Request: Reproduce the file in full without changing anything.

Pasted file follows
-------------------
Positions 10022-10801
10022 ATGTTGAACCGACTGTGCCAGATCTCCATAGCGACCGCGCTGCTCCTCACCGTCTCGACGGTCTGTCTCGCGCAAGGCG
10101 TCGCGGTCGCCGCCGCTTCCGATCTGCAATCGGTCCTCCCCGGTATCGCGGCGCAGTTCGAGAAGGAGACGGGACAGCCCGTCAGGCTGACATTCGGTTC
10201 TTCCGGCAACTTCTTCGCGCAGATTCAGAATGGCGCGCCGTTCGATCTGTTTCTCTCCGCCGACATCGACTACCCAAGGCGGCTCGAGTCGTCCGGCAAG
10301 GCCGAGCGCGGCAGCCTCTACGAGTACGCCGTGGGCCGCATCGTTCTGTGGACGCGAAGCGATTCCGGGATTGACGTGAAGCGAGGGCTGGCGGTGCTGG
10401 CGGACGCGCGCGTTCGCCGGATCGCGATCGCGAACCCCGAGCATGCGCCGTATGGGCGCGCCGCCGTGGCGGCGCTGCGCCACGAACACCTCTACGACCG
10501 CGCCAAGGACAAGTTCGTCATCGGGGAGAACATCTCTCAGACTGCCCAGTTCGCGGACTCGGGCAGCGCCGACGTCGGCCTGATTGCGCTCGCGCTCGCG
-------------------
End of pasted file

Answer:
Positions 10022-10801
10022 ATGTTGAACCGACTGTGCCAGATCTCCATAGCGACCGCGCTGCTCCTCACCGTCTCGACGGTCTGTCTCGCGCAAGGCG
10101 TCGCGGTCGCCGCCGCTTCCGATCTGCAATCGGTCCTCCCCGGTATCGCGGCGCAGTTCGAGAAGGAGACGGGACAGCCCGTCAGGCTGACATTCGGTTC
10201 TTCCGGCAACTTCTTCGCGCAGATTCAGAATGGCGCGCCGTTCGATCTGTTTCTCTCCGCCGACATCGACTACCCAAGGCGGCTCGAGTCGTCCGGCAAG
10301 GCCGAGCGCGGCAGCCTCTACGAGTACGCCGTGGGCCGCATCGTTCTGTGGACGCGAAGCGATTCCGGGATTGACGTGAAGCGAGGGCTGGCGGTGCTGG
10401 CGGACGCGCGCGTTCGCCGGATCGCGATCGCGAACCCCGAGCATGCGCCGTATGGGCGCGCCGCCGTGGCGGCGCTGCGCCACGAACACCTCTACGACCG
10501 CGCCAAGGACAAGTTCGTCATCGGGGAGAACATCTCTCAGACTGCCCAGTTCGCGGACTCGGGCAGCGCCGACGTCGGCCTGATTGCGCTCGCGCTCGCG